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Post-Digital Printmaking: Cnc, Traditional and Hybrid Techniquesby Paul Catanese
Synopses & Reviews
This groundbreaking book establishes Post-Digital Printmaking as a distinct area of printmaking practice both technically and conceptually. Radically different from digital print production (inkjet on high-quality paper), Post-Digital Printmaking integrates Computer Numeric Control (CNC) devices such as laser cutters and CNC routers with matrix production for lithography, intaglio and relief. This contemporary practice incorporates the strengths of both digital and traditional, resulting in hybrid printmaking techniques.
A comprehensive and accessible technical introduction to this important area of printmaking, this book explains techniques and processes in detail, discusses the contexts within which Post-Digital Printmaking has arisen, and includes examples and case studies of artists applying these hybrid techniques in their work.
Computer Numeric Control (CNC) devices are now being used as a means of developing new printmaking techniques. Radically different from digital print production (inkjet on high-quality paper), CNC printmaking uses laser cutting, waterjet cutting and CNC milling to produce plates and can be integrated with traditional methods, such as lithography and relief.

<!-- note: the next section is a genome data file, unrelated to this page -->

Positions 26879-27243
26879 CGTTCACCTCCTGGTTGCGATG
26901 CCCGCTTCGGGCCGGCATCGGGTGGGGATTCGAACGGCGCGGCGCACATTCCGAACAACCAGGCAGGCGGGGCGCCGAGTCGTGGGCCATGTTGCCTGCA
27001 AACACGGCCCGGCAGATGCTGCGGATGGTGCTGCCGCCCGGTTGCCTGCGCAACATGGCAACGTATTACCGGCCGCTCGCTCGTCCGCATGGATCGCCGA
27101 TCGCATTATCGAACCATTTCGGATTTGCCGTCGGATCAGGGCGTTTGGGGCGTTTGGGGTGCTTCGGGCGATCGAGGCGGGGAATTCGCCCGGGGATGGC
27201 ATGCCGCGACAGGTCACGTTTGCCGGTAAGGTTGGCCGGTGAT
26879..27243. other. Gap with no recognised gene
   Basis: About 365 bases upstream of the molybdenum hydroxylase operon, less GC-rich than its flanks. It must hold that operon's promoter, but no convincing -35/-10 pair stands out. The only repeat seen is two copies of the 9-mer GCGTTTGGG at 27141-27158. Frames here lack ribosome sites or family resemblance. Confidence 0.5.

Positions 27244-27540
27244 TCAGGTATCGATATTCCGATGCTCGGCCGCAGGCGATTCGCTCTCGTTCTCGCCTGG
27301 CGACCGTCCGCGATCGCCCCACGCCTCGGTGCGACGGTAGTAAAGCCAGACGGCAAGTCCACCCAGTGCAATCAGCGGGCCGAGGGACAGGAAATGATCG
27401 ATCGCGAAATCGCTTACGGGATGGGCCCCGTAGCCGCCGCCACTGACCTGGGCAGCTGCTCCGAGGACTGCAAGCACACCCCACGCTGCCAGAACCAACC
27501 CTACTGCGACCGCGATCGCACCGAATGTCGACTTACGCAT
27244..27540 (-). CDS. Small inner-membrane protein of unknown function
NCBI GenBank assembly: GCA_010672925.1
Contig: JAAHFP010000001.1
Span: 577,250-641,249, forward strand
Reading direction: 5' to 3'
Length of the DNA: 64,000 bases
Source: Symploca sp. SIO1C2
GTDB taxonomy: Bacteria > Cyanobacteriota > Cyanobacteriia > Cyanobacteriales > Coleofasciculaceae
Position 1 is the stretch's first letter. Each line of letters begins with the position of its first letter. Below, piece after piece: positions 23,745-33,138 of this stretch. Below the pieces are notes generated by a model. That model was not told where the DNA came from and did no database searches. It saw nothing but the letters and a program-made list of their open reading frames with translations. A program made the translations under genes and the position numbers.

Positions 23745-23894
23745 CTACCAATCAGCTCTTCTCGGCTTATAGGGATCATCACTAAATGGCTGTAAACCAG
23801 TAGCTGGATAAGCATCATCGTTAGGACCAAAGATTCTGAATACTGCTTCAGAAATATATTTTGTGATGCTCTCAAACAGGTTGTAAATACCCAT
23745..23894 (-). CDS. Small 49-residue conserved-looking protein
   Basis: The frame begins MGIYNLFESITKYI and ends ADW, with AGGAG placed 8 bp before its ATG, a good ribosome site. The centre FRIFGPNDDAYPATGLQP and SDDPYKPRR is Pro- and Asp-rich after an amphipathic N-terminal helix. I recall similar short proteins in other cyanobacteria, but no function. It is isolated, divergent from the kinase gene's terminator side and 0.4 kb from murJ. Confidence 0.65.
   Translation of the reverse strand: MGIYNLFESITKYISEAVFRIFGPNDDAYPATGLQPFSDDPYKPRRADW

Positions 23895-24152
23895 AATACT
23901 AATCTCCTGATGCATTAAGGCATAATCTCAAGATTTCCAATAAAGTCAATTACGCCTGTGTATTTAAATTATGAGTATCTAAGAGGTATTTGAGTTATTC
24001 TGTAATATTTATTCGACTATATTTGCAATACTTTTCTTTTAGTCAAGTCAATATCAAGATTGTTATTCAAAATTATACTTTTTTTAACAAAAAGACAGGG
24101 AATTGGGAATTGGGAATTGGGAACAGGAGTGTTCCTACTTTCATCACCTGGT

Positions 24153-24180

This book establishes CNC printmaking as a distinct area of printmaking practice both technically and conceptually. It provides a comprehensive and accessible technical introduction, discusses the contexts within which CNC printmaking has arisen, and includes examples and case studies of artists applying CNC in their work.
About the Author
Paul Catanese and Angela Geary are both early advocates of CAM/CNC processes, and have been writing articles and lecturing on this subject since 2006.
Paul studied in New York and Chicago and works in the Faculty of Interdisciplinary Arts at Columbia College in Chicago. His work has been exhibited widely and he has written extensively about the application of digital technology in art.
Angela is a Reader and Programme Leader in Art Conservation at the School of Arts and Social Sciences at Northumbria University in the UK. She has held a number of academic appointments, including at the RCA, GSA and the University of the Arts in London. Angela has also contributed to a number of journals and other publications.
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